With so many Forex brokers to choose from, it is certainly no simple task to find the ideal forex broker that suits your trading style & preference. As you may have know that foreign exchange is an unregulated market because is not traded on an exchange, which means that prices you see and get from one broker could vary from those of another. Forex brokers fall mainly into one of two classifications –

1) Market Makers (MMs) and

2) Electronic Communications Network (ECN) trading.

The vast majority of the brokers around are Market Makers (MM). They offer traders the means to trade with and against the broker. MM offer a single bid/ask price per currency pair. They usually offer a fixed spread.

The second group, are the Electronic Communications Network (ECN) brokers. They offer traders the ability to post their own bid/ask rates. As a result, traders often see multiple bid/ask prices driven not by the broker but fellow spot traders and liquidity providers (banks). They usually offers you choice quote.



-Provide free charting software and news feed

-Prices are less volatile comparing with the ECN brokers

-Often provide a user-friendly and analysis interface


-They may take position against you

-The prices they offer, may be worse than ECN brokers

-They may manipulate the prices and trigger your stops or prevent you from reaching your target profits. It’s because they may be taking a losing position against you

-Huge slippage of prices usually occurs during data release hours, or their platform may not allow the placing of orders during high volatility

-Most of them discourage scalping, which may have a min. stop loss in place or the scalping execution may be very “manual” or complicated.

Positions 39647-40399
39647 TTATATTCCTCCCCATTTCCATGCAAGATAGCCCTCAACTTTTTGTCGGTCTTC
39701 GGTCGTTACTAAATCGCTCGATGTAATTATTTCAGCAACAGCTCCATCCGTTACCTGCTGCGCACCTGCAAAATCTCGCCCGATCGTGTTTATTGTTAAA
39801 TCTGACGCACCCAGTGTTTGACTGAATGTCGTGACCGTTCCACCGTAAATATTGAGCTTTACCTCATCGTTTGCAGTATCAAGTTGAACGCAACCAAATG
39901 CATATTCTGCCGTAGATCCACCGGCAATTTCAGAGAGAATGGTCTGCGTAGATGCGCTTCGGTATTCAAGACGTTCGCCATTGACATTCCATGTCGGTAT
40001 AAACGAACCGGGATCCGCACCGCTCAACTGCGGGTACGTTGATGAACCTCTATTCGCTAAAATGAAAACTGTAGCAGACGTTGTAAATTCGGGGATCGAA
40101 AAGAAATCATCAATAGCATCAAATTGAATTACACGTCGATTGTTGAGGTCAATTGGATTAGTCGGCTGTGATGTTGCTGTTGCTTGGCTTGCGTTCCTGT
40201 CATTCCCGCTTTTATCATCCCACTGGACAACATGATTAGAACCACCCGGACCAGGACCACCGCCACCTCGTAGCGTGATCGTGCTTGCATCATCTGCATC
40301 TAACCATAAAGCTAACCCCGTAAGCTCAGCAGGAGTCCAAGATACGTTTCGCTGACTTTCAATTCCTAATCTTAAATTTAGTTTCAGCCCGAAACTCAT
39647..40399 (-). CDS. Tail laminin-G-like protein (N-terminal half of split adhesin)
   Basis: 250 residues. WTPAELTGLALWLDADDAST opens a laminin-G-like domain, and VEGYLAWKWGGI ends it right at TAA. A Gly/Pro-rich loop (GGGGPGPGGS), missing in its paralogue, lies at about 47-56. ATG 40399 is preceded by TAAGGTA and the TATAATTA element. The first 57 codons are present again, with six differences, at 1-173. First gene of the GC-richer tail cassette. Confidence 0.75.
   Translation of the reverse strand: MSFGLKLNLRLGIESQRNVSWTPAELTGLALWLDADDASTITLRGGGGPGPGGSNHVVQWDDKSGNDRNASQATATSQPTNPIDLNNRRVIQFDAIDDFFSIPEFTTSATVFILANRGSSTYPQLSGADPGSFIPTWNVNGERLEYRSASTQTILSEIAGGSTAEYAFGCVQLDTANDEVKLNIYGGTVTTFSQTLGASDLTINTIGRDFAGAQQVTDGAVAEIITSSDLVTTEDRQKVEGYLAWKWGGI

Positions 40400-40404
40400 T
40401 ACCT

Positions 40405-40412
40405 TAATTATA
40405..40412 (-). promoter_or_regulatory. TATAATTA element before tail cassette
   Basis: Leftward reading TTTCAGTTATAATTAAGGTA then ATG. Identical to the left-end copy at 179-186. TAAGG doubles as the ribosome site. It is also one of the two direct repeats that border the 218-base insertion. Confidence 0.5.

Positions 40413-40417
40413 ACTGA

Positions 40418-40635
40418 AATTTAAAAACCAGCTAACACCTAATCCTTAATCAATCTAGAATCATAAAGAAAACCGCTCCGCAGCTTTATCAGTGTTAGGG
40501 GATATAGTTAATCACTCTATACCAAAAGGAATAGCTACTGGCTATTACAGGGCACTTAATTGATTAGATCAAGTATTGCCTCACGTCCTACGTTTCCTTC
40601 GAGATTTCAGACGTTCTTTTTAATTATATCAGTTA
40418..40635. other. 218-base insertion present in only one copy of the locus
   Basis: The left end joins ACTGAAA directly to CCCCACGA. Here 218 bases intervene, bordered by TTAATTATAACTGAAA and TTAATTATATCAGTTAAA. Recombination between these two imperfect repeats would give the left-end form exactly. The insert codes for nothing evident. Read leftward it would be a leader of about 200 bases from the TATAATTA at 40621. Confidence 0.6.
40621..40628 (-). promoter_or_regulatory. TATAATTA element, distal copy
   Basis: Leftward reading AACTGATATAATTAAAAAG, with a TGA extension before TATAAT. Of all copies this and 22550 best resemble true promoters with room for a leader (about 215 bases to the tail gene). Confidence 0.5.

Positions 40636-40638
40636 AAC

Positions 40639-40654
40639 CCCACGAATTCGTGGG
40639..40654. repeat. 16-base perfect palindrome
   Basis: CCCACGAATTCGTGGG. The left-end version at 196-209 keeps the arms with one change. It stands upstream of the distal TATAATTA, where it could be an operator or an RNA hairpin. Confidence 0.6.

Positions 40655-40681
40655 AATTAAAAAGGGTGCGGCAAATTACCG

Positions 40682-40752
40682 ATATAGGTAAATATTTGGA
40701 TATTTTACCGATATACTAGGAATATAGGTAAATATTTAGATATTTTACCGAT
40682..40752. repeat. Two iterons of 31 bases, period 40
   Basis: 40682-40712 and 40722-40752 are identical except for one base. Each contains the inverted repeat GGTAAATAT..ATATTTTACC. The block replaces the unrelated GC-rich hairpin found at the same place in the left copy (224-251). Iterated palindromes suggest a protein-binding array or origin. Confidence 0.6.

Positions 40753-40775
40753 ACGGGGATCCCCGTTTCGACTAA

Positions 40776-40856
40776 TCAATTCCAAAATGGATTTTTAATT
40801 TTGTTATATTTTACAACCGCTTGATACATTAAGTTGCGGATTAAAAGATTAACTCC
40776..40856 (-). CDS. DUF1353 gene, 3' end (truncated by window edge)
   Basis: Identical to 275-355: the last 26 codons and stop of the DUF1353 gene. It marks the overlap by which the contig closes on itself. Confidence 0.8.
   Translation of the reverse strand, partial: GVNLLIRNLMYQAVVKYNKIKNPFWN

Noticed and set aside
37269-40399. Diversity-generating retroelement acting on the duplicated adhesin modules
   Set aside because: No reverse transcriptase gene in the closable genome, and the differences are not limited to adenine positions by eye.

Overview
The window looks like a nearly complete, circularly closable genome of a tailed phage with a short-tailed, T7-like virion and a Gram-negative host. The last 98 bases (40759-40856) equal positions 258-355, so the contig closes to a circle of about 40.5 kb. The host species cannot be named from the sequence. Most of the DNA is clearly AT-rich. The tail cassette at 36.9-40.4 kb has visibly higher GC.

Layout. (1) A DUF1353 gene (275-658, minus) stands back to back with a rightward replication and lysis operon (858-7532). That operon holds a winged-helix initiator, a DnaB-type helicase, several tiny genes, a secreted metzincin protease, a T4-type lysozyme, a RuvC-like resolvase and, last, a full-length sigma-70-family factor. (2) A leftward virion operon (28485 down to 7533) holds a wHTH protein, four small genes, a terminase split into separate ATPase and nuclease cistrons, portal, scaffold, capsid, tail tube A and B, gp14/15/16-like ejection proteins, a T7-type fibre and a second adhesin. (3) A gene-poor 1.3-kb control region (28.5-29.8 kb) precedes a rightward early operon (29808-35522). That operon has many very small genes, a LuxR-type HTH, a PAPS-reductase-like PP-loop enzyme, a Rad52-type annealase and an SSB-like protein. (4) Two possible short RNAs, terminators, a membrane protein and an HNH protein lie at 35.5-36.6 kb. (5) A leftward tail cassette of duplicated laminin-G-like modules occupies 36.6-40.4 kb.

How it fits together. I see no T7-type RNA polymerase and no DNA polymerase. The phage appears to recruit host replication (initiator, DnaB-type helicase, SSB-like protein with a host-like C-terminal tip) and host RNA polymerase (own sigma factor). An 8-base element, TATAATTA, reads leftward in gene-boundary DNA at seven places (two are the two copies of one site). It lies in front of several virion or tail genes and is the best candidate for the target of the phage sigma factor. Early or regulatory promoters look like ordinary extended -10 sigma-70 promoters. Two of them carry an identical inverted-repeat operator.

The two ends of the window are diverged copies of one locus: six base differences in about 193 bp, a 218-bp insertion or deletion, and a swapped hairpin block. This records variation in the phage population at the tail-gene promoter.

ECN Brokers


-You can usually get a superior bid/ask prices, because they come from several different institutions or banks.

-Spreads between bids and ask may equal to zero spread or tiny spreads at times of liquidity (mostly in the afternoon, SG time)

-They will not be trading or having any position against you but will pass on your orders to a bank or another customer on the other end of the transaction.

-You will be able to offer a price between the bid and ask with a chance of it getting filled

-If they support Stop-Limit orders, you can prevent slippage during news by making sure that your order either gets filled at the price you want or not at all

-Prices may be more volatile which will be better for scalping


-Most do not offer integrated charting

-Most do not offer integrated news

Shady Broker Practices Reorders:

These days reorders are pretty much a thing of the past, but if you find that the broker is in the habit of countering trades with alternative pricing, you would be well advised to find another broker.

Slippage: Slippage is a pricing practice used by some broker’s to generate an additional pip in profit or two on a given trade. Instead of delivering what’s available, the broker boosts rates by an additional pip. If the execution price is consistently higher (as is the case of a buy order) or lower (as in the case of a sell order) than what is being displayed on your screen, find another broker. This is a difficult practice to document, but if you suspect this is happening to you take your business elsewhere.

Pricing Irregularities: There are two occasions when you will see a spike in rates – a blip on the screen that shows a significant, momentary price movement

1) when a broker purposefully boosts rates to nullify a trader’s position or

2) when the broker’s liquidity provider does the same thing.. Like slippage, spikes are difficult to document but if you think you’ve been spiked, consider changing brokers. Don’t buy the argument that this was a programming error or glitch. Spiking is a deliberate means by which some unscrupulous brokers and liquidity providers manipulate the market.

Source by Sebastian Sim